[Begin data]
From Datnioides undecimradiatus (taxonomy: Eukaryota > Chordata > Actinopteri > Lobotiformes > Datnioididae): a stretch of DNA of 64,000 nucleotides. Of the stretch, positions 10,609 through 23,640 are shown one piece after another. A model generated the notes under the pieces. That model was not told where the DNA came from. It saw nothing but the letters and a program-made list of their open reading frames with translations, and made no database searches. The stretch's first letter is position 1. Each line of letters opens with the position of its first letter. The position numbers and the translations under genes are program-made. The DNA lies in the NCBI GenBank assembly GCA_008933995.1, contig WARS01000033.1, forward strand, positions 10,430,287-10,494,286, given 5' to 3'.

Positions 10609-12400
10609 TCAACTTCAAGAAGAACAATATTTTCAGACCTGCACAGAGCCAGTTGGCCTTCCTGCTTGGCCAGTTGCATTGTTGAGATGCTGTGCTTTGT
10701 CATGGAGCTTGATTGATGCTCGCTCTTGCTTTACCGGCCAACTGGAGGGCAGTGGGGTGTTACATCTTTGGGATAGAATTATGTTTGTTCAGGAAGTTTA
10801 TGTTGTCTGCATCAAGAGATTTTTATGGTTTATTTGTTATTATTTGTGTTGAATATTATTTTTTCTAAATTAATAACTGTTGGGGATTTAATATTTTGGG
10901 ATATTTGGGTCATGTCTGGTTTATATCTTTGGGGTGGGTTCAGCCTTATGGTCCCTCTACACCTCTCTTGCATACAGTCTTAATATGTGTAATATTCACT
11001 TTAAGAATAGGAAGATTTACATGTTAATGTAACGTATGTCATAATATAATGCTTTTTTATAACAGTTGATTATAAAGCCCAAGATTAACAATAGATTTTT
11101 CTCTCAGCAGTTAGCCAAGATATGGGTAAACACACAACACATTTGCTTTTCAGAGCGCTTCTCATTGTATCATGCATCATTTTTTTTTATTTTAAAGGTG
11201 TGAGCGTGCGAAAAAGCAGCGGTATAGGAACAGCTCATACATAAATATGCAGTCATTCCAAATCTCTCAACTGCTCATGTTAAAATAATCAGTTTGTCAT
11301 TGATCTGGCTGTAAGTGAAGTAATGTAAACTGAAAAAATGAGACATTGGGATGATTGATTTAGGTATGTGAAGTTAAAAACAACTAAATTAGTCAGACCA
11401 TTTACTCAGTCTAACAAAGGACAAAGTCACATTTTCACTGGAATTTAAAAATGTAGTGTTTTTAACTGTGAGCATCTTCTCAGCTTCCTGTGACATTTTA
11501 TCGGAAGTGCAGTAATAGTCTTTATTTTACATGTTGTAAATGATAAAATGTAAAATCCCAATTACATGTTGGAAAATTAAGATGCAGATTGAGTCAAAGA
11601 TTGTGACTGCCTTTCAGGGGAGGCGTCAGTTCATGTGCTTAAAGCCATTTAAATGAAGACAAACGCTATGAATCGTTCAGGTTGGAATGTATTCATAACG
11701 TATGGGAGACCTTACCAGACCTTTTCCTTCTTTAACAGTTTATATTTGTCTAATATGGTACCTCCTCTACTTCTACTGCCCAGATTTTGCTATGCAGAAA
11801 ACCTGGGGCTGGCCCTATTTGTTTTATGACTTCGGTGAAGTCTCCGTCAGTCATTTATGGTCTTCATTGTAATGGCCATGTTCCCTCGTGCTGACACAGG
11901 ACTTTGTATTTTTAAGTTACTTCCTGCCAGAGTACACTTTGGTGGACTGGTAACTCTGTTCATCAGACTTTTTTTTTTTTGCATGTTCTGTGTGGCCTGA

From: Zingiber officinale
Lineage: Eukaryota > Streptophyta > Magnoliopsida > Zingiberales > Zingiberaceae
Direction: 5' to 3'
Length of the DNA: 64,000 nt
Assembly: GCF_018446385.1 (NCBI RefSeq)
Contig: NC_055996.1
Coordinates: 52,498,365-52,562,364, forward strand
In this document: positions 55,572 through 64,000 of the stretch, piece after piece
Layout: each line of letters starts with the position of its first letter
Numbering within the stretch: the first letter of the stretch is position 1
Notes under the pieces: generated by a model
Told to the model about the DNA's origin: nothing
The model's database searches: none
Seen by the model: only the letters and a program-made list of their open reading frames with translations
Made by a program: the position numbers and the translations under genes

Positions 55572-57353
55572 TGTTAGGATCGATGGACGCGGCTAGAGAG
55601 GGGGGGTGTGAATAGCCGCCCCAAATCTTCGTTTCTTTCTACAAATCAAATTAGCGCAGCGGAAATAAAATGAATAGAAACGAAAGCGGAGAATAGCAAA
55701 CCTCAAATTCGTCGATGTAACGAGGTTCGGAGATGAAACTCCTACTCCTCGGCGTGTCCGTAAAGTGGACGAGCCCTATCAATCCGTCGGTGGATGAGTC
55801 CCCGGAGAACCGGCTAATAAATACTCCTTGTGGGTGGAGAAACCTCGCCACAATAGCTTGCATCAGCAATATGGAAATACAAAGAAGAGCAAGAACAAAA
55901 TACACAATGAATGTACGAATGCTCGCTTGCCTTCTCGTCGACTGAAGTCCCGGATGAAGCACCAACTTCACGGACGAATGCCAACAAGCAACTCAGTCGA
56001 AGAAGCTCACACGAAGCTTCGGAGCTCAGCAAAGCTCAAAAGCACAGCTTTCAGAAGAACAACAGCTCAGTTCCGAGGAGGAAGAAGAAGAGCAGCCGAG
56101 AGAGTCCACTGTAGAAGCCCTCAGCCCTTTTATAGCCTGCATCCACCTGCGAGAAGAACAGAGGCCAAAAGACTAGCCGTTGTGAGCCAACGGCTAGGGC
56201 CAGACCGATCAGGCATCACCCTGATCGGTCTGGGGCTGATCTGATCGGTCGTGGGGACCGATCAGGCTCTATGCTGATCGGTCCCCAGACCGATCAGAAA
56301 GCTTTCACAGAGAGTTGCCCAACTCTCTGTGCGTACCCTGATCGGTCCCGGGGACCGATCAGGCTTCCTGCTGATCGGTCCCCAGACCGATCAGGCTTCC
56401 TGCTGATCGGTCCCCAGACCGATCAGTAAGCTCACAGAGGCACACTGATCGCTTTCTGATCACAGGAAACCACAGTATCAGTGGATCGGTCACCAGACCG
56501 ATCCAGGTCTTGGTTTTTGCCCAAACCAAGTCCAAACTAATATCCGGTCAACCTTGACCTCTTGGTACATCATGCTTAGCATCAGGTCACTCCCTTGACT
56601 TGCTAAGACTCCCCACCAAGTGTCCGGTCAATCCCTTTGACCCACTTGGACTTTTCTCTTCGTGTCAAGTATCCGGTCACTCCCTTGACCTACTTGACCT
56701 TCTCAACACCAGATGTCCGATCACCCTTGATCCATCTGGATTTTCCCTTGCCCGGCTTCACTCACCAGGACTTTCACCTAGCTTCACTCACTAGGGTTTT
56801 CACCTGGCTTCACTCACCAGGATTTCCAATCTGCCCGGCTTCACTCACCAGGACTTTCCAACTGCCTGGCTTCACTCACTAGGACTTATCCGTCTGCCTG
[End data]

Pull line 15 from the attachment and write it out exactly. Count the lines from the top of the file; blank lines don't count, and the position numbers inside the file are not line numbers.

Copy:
11801 ACCTGGGGCTGGCCCTATTTGTTTTATGACTTCGGTGAAGTCTCCGTCAGTCATTTATGGTCTTCATTGTAATGGCCATGTTCCCTCGTGCTGACACAGG